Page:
How Lizzie Deignan’s accidental all-or-nothing attack ended up making history

Deignan made history winning the first Paris-Roubaix Femmes, and her solo move was the best way to tackle such an unpredictable day.

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“When in doubt, lead it out,” is a popular saying when it comes to small group sprints or winning from a breakaway. Before the start of Paris-Roubaix Femmes the general consensus from riders, directors, news, everyone was that no one knew what was going to happen. Without anything to compare it to, predicting the outcome of Paris-Roubaix Femmes was near impossible.

In her post-race interview, Deignan said she knew she needed to hit the cobbles first, for her leaders. What she was not expecting was the immediate gap she managed to get when doing so.

“This was really not the plan,” she said. “I needed to be at the front in the first cobble section to protect my leaders. I was kind of the third rider today, actually. I looked behind after the first cobbles, there was a gap, and I thought, ‘well, at least, if I’m in the front, they have to chase me’, so I just kept going.”

With that uncertainty in mind, it makes complete sense that Lizzie Deignan would go for a long-range attack in the inaugural Paris-Roubaix for women. Even more so given that the course was wet.

Roubaix is about controlling the controllable, and with Paris-Roubaix little is controllable. Out front, a rider has control of their speed, their lines on the pavé, and they have a headstart on any mechanicals that may happen. There are no riders unexpectedly slipping on a cobble and taking you out, no one riding into you from behind. There was even one crazy moment where Lotte Kopecky was riding to the left side with her arm up, perhaps with a flat tire, and when she tried to get back onto the cobbles she rode straight across the road and t-boned another rider. Stuff like that doesn’t happen when you’re alone.

Deignan hit the first sector of cobbles, the Hornaing à Wandignies, with a few meters gap from the next rider. By the end of the 3.7 km section of pavé Deignan had half a minute lead on the peloton. Over the next few sectors of cobbles, Deignan’s lead grew while the peloton behind her shrunk. The number of riders who would be able to make an impact on this race was already small. Confidence on the bike made all the difference. By the third sector of cobbles, the peloton was already reduced to only 32 riders. By the first five star sector the Mon-en-Pévèle that group of 32 was blown apart.

Watching the women ride the Mon-en-Pévèle sector it was obvious that Deignan had the easiest ride over the mud that had eclipsed the cobbles. World Champion Elisa Balsamo couldn’t keep her bike upright in the mud, and neither could a handful of other riders in the chasing group. Deignan picked her line perfectly and sailed over the treacherous wet cobbles faster than those behind her. At one point her rear wheel fishtailed, but Deignan effortlessly held herself upright, something that would have been harder to accomplish with other people right behind or to the side of her.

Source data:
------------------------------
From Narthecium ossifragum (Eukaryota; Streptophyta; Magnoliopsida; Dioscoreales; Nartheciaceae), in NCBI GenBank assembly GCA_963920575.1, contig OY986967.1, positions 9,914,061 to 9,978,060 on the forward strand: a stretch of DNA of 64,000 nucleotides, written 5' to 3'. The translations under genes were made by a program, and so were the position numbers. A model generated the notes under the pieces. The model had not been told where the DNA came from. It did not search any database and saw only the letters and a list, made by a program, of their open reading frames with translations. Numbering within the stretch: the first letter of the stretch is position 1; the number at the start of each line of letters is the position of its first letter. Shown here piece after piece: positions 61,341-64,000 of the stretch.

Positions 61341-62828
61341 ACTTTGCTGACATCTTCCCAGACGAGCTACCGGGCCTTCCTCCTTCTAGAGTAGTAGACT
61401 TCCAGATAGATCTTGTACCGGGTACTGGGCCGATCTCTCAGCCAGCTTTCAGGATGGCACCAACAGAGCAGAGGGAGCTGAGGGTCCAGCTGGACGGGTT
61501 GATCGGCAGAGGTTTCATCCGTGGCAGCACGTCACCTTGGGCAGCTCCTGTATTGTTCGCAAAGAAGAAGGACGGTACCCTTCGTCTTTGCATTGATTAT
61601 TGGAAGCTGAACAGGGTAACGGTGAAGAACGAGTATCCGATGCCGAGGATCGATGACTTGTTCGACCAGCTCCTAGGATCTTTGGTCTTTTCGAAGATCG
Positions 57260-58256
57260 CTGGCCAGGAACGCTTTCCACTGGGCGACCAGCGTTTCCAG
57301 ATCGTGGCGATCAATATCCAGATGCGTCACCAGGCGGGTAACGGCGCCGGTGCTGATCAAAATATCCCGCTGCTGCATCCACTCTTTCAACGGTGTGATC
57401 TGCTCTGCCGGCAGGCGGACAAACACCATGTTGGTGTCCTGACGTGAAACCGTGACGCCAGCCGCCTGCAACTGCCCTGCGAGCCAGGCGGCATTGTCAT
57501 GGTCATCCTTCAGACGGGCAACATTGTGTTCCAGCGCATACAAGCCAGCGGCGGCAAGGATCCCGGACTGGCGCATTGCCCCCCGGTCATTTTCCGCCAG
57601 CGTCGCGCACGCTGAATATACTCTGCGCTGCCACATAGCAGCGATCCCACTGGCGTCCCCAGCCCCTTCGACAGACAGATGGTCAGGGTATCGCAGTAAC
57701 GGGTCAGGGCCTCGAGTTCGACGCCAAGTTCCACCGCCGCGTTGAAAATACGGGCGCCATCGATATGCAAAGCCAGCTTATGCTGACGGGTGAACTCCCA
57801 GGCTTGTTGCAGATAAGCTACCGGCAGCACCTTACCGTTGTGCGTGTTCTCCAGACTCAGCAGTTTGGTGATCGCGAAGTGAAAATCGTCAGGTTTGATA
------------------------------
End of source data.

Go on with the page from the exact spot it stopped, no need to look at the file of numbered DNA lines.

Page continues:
Although the finale was unpredictable, the fact that the race would be chaotic was easy to call. And chaotic it was. Even if there had been enough chasers to bring Deignan’s advantage down, there is little space in between cobbled sections to do so. Other than Trek-Segafredo, only Jumbo-Visma and Movistar had more than three riders still in the race. With barely 6 km between sectors finding the space to organize a chase wasn’t easy. With 15 km to go the group shrunk further, a combination of Marianne Vos upping the pace and a patch of mud that eliminated Christine Majerus, Sarah Roy, and Ellen van Dijk from the fight.

Only the G.O.A.T. Vos could challenge Deignan, and her tactic was the same: go solo.

Deignan’s advantage in the final was the time she gained when the peloton behind her flailed in the mud. Her confidence and experience on a bike led to an advantage of over a minute with 9 km to go. Mathematically, there wasn’t enough road left in the race for Vos to catch Deignan. Even if the original move was an accident, the gamble to keep on going once she found herself with a gap won Deignan the race.

Behind Deignan, both Vos and Elisa Longo Borghini in third rode solo into the velodrome.

Deignan was a favourite for a handful of top races in 2021. From the spring Classics to the Olympic Games, her name was always on the list. But it wasn’t the season she was hoping for. She struggled in the spring due to illness, and at the Olympics, she didn’t have enough teammates to affect the outcome. She’s been close to wins all year but something always got in the way.

Now her name will grace the showers of the Roubaix velodrome. She will be remembered for years and years to come as the first woman, and first Brit, to win Paris-Roubaix.

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